The result of this culture is a magnetic quality that draws its members, never letting them go. Former students return as mentors and parents of previous students remain as coaches, mentors, or helpers. The Boehnke family is a prime example. Shane Boehnke is a former member who has returned as a mentor after graduating, and Shane’s father, John, remains as a coach. At the center of it all remain Clinton and his wife, Brandi, who are the group’s figurative parents; in fact, the students actually refer to them as “Mom and Dad.” Both of Clinton’s parents, Dave and Linda Bollinger, and both of Brandi’s parents, Jim and Tammy Suder, are active members of the mentoring committee, and the couple’s three-year-old son, Lucas, is an honorary team member who has already been to four championships in his short life.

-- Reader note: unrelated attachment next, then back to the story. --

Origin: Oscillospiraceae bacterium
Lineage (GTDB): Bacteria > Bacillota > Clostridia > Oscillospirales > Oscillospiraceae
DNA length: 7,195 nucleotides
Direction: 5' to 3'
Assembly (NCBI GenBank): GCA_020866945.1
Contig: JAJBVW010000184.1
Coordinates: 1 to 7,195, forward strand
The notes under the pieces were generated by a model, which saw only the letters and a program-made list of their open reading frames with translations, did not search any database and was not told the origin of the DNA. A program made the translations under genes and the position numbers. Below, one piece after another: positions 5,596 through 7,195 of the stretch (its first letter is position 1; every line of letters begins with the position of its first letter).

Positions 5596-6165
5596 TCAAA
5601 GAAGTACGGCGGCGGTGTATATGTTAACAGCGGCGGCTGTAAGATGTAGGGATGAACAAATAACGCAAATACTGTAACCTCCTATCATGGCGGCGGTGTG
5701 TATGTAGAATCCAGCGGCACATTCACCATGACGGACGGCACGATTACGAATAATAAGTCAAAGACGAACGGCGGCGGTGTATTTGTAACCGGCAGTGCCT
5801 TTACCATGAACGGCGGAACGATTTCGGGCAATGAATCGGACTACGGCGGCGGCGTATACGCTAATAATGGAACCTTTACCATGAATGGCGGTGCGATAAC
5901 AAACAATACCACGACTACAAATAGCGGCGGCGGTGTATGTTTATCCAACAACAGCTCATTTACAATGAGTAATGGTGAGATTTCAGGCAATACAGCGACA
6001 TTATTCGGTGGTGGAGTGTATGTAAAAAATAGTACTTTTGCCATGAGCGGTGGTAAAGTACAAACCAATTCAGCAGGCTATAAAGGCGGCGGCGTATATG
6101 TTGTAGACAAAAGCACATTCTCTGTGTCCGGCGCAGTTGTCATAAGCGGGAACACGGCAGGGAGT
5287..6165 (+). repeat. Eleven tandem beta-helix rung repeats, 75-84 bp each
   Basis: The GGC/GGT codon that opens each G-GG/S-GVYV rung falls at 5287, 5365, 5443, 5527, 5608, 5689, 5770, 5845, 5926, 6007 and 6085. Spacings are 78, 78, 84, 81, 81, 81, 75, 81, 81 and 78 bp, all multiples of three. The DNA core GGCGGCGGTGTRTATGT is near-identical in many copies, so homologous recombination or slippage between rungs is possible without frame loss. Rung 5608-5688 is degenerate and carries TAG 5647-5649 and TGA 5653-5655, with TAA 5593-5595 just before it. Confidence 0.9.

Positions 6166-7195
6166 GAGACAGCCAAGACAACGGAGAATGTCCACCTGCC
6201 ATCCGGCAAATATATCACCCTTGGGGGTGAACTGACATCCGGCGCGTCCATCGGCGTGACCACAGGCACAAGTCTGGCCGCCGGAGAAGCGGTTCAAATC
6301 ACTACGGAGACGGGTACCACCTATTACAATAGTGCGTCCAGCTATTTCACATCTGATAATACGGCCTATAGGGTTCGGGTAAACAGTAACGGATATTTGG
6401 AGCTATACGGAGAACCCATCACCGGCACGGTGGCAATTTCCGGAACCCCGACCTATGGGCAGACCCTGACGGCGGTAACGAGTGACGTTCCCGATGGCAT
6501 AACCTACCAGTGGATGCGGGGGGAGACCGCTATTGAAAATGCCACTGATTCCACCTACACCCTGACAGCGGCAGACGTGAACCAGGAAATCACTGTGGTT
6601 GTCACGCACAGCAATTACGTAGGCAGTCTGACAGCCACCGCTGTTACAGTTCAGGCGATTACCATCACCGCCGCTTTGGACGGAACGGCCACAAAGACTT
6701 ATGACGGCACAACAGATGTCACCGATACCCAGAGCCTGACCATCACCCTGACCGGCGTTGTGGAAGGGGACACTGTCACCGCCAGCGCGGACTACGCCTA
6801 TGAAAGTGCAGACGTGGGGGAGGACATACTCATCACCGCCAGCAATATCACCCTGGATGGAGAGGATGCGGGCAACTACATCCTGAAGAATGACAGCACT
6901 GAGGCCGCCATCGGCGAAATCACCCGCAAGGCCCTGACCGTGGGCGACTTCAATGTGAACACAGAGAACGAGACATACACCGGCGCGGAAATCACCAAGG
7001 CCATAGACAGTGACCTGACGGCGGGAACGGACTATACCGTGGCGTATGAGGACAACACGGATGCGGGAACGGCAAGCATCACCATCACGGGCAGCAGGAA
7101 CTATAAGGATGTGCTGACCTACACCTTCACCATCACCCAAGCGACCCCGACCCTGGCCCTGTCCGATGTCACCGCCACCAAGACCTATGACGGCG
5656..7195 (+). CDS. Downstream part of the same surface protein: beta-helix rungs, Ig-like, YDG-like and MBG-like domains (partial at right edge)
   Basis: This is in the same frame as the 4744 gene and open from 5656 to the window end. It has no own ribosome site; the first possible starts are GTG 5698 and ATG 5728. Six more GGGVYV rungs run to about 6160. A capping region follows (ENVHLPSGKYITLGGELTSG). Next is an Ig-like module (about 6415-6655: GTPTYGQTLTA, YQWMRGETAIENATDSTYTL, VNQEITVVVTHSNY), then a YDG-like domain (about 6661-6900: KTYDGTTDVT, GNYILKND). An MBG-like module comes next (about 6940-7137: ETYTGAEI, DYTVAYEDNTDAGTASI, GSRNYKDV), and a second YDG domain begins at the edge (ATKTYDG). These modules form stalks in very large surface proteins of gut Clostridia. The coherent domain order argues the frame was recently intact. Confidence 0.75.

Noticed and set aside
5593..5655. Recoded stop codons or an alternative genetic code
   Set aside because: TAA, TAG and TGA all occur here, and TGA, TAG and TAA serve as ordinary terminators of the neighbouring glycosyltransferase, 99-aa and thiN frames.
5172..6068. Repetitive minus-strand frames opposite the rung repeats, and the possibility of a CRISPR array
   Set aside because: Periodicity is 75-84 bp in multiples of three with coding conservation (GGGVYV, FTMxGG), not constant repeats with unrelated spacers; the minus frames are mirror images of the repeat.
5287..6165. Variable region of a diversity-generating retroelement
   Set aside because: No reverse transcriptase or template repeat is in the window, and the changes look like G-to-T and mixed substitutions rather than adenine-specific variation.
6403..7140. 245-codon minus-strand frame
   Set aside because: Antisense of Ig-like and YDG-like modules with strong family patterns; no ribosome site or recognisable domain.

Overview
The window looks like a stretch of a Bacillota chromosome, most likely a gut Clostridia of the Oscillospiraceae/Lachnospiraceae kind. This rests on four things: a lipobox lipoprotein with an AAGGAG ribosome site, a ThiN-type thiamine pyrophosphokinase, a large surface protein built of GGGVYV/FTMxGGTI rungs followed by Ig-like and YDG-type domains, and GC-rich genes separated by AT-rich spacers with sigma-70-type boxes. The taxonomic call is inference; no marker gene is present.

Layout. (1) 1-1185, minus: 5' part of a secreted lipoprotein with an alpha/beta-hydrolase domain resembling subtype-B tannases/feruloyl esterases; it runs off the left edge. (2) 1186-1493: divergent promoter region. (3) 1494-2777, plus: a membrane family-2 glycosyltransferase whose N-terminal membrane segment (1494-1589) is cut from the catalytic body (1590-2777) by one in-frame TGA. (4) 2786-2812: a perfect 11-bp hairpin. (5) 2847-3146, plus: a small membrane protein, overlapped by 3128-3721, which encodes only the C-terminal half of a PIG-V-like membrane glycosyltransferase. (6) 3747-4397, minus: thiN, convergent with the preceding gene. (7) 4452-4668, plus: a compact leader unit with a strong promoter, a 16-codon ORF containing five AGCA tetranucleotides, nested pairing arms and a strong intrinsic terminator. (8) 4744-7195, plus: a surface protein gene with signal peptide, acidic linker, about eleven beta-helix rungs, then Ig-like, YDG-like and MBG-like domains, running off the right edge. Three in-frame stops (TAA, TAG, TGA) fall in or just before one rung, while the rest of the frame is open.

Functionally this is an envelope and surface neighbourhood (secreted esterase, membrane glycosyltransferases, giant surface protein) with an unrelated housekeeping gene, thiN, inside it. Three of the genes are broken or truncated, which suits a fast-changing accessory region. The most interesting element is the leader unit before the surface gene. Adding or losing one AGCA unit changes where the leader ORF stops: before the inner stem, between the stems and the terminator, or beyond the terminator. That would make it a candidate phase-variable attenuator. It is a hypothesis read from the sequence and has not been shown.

For the students themselves, the opportunity and experience offered by the EngiNERDS team are without equal. According to the mentors, many kids join the team with no previous engineering or programming experience, but throughout the intensive six weeks leading up to the first competition of the season, they quickly find their stride. Sam Polikarpus, a junior on the team, says that joining the EngiNERDS has expanded his knowledge and confidence. “Robotics allows you to broaden your horizons and get to learn something you never would have known,” he said. “Before I joined, I never used to be the kind of person who would be into mechanics or photography.” Sam is now the section leader of the photography group. Jordan Breneiser, another junior, is a programmer and the leader of the autonomous-mode programming section. When struggling with the coding of the robot’s controls, he and his fellow programmers (called Bro-grammers) do ten pushups and ten sit-ups each time they make an error to motivate themselves to get their coding perfect. “We figured we’d either be the best-looking programmers in our year, or we’d be the best programmers,” he joked.